The Salina Journal from Salina, Kansas on May 17, 1998 · Page 44
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The Salina Journal from Salina, Kansas · Page 44

Salina, Kansas
Issue Date:
Sunday, May 17, 1998
Page 44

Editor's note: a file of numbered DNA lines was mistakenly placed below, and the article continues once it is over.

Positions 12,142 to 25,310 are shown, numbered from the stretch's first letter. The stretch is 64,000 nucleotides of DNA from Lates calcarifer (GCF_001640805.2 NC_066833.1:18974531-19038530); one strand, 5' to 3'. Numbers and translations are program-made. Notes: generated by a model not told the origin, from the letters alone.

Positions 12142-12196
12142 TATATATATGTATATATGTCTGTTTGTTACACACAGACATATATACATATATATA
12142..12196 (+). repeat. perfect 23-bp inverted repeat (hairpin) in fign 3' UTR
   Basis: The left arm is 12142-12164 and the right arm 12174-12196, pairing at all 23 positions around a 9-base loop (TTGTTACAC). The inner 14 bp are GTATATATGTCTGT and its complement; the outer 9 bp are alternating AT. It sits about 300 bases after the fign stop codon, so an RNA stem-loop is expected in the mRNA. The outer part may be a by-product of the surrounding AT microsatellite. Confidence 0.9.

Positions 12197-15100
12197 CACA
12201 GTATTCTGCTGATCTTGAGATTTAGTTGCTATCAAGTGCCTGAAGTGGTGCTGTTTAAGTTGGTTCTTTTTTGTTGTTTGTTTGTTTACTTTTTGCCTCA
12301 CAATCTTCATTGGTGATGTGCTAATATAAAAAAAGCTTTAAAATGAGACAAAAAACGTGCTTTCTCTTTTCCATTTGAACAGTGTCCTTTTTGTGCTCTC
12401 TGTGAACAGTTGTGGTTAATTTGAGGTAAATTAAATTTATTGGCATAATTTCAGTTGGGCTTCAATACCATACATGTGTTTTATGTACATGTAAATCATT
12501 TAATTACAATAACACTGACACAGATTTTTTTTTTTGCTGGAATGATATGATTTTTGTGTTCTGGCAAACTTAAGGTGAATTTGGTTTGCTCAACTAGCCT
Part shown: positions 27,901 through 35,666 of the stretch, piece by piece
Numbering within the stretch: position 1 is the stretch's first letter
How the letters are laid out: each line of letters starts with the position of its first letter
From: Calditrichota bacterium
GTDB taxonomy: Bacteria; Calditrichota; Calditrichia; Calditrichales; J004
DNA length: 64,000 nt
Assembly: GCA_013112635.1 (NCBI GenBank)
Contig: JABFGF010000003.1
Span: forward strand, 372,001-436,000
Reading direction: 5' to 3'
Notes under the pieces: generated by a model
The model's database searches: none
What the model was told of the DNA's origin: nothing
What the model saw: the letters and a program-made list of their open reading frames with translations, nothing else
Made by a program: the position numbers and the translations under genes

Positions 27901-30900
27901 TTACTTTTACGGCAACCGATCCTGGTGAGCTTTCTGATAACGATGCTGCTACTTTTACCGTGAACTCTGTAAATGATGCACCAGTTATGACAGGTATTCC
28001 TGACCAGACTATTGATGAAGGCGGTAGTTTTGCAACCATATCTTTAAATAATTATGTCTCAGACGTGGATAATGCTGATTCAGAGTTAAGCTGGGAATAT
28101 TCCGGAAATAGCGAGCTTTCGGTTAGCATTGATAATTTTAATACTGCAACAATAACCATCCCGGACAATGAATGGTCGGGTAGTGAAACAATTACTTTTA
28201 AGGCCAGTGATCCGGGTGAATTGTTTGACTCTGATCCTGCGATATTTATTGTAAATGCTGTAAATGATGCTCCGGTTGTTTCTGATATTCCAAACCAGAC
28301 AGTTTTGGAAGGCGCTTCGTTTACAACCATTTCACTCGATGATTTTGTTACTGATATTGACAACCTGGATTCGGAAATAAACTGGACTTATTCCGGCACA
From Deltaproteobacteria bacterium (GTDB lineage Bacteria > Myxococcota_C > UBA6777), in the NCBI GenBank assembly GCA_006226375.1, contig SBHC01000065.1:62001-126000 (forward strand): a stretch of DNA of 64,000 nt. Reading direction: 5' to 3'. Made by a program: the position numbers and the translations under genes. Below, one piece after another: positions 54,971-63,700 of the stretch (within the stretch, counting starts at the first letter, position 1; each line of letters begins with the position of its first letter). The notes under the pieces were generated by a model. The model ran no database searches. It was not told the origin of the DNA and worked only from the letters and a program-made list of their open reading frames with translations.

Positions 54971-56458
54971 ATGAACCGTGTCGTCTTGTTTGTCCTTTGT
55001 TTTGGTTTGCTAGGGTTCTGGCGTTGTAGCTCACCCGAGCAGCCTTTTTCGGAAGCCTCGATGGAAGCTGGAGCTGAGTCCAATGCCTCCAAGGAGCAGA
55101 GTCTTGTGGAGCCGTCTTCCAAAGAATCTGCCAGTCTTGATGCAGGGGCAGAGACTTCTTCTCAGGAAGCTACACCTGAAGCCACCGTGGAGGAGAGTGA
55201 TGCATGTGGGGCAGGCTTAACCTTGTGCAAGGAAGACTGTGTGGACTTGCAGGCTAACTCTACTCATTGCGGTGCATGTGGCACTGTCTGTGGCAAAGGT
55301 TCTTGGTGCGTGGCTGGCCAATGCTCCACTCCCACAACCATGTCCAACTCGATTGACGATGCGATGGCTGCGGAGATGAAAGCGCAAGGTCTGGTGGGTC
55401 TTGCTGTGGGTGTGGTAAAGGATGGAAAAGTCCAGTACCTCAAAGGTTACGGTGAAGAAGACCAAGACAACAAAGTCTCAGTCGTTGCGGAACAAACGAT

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His paralyzing fall was three years ago. "Golly, what a mess," his mentor Katharine Hepburn wrote him. But he's quit feeling sorry for himself: "I want to let people know what it's like to go through this to give hope and encouragement." I PS A BRIGHT spring morn- ng at Christopher Reeve's lome in Bedford, N.Y., and ic's recounting his adven- ures from the night before, rirst he was in a boatyard, icrubbing the residue of win- er from his beloved sailboat, the Sea Angel. "This is the time of year to put the boat in the water," he explains. "After I cleaned things up, I went out for a sail." He sailed alone, peacefully, joyfully, pulling at the sail with his strong arms, his lungs full of sea air. Then daylight came and he woke up in his bed at home, breathing on his ventilator. "It happens every morning. I recall my dreams from the night before because they're so vivid and intense. ... I'm always whole in my dreams. Always." May 27 will mark the third anniversary of the horse-riding accident that left the actor, now 45, paralyzed from the neck down. But from the neck up, he's noticed startling changes. Though his body is "shut down and forced to The uncommon hrisiopher BY JEFFREY ZASLOW be still," he says, his mind is compensating for the loss and getting stronger. Childhood memories have returned in sharp focus. He's able to give 45- minute speeches without notes. An accomplished pianist before the accident, he now finds himself playing complicated Brahms and Gershwin pieces in his dreams. And he says having a clearer mind helped him craft his new heart-wrenching autobiography, Still Me, which he dictated word by word. Best known for moving faster than a speeding bullet in four Superman films, Reeve once lived an incredibly active life. His home is filled with reminders: There's the breathtaking painting of a boat, the photos of his family skiing, the piano he'd play late into the night, the encyclopedia of aviation he'd consult when he piloted his own plane. Before the accident he was so vigorous, he says, it was "torture" sitting still, even on a blanket at the beach. "I remember saying to my brother: 'If we couldn't have the freedom to 4 USA WEEKEND • May 15-17,1998 Reeve, last year with wife Dana and son Will. Thanks to surgery that wired his skull to his vertebrae, stablizing his broken neck, Reeve is able to sit upright. He feels slight sensation in some parts of his body, such as his left leg and upper spine. scuba-dive, to fly, to play tennis — life wouldn't be worth living. It would be better to pull the plug.' " R EEVE UNDERSTANDS why his mother argued vehemently to take him off life support after his accident, causing a fight among his loved ones. "She was complying with something I'd talked about many times. She wanted the best for me." Now, in a study overlooking his duck pond, he explains how he copes with a COVER PHOTOGRAPH BY BRAD TRENT FOR USA WEEKEND profound stillness. Through rehab, he has learned to breathe on his own for 90 minutes, but he's unable to talk if he's not hooked up to his ventilator. Even with the 'Vent," he'll often run out of air in mid-sentence. He moves his wheelchair by exhaling short or long breaths into a tube near his mouth. "It's essential to have a balance between acceptance and denial. On one hand, I have to accept that I'm in a wheelchair; otherwise, I'd be depressed all day. But the other part of my mind thinks: 'What's it going to take to get me out of this wheel- I'd say to Dana, 'Read me another one. ... Let me go with those memories.' " "The letters were a source of solace," says Dana, a singer and actress. "They got us through every day." She is compiling a book, Letters to Christopher Reeve. Hollywood friends have been very supportive, Reeve says, although a few found his plight "so devastating they didn't know what to do." He heard from Katharine Hepburn, his mentor after they starred together on Broadway in 1975. "She wrote me a note in typically cryptic Hepburn fashion. "I've become president of a dub Iwouldntwanttojoin." chair?' because it's unacceptable. We were not meant to be in wheelchairs." He vows that someday he'll raise a glass and toast his caregivers, especially wife Dana, who helped him survive by reminding him, "You're still you." He also expects to walk, and experts say he just might. "These aren't false hopes," says Harlan Weinberg, one of his doctors. "Spinal-cord research has advanced dramatically." Reeve meets often with scientists, and they've shown him a-.brighter future, not just for the 250,000 Americans with spinal-cord injuries, but for people with multiple sclerosis, Parkinson's and Alzheimer's. He revels in talking about a study in which paralyzed rats were treated with antibodies to facilitate nerve regeneration. The rats now walk. Martin Schwab, a pioneer in spinal-cord research, may conduct human trials next year in Zurich, Switzerland. Reeve has volunteered to go there as a test subject. "Chris has helped our cause immeasurably," says Mitchell Stoller, president of the American Paralysis Association. He has helped increase APA funding substantially. "Perhaps most important, he's brought a new enthusiasm to the scientists. He's inspired them." In Reeve's words: "I've become president of a club I wouldn't want to join." After Reeve was injured, he got 400,000 letters. "I heard from almost everyone I've ever known, even people I hadn't talked to since third grade. I was really buoyed up by those letters. It just said: 'Golly, what a mess.' " Was that curt note good enough for Reeve? "Sure, because I know how much she cares. It's probably overwhelming for her." Reeve says it's vital that he not lean too hard on his friends, wife or children, ages 5, 14 and 18. "There are times I need something, or to be consoled. But I have to give instead of taking, so I can set people free. I have to make sure my children can go off to school without worrying about me." L AST SUMMER, Reeve had an infected ankle, and before it cleared up, doctors feared they'd have to amputate his foot. At the time, Dana was rehearsing for a play. Reeve wanted to talk out his fears but didn't want to ruin her ability to concentrate. Says Dana: "His impulse is to let me live my life. ... It's an incredibly generous impulse." Reeve is proud of how active he's been: writing his book, giving 20 speeches a year, directing an HBO movie. He says his presence on that set had an effect on the cast and crew. No one whined; no one was late. They noticed Reeve got his job done with- Continued, next page INTERVIEW EXCERPTS Keeping children safe "You don't want to go through life on tiptoes. Let children have their freedom and spontaneity. But don't let them ride a bike or skate without helmets. When they're roughhousing, make sure they're not putting headlocks on each other." The benefits of a positive attitude The mind and body are connected. When Nixon was lying through his teeth, he got phlebitis in his leg. The body expresses what the mind is trying to suppress. But if you have a positive attitude, and the faith and love of people around you, you heal faster." 4 Remaking Superman Superman Lives, a sequel starring Nicolas Cage and directed by Batman's Tim Burton, is stalled in production. The Batman movies are very dark. I've always seen Superman as the opposite of that He's a daylight character. He's above ground. The movie needs gentleness, strength, generosity. I hope they dont try to be too hip with it" The search for a cure "If you throw money at a disease, you'll find a cure. Scientists don't want to work in obscurity and be underpaid. They want to be where the money is, where the action is, maybe win a Nobel Prize.... But just like politicians, you trust some more than others." Why he doesn't watch his old movies "I know them all so well. Usually, there's something to watch on another channel." Insurance companies Reeve has fought hard for coverage of items like a backup ventilator. "It's in the interest of insurance companies to deny [claims], because only 30 percent of people who are denied fight back. Fight the denial. Always." USA WEEKEND • May 15-17,1998 6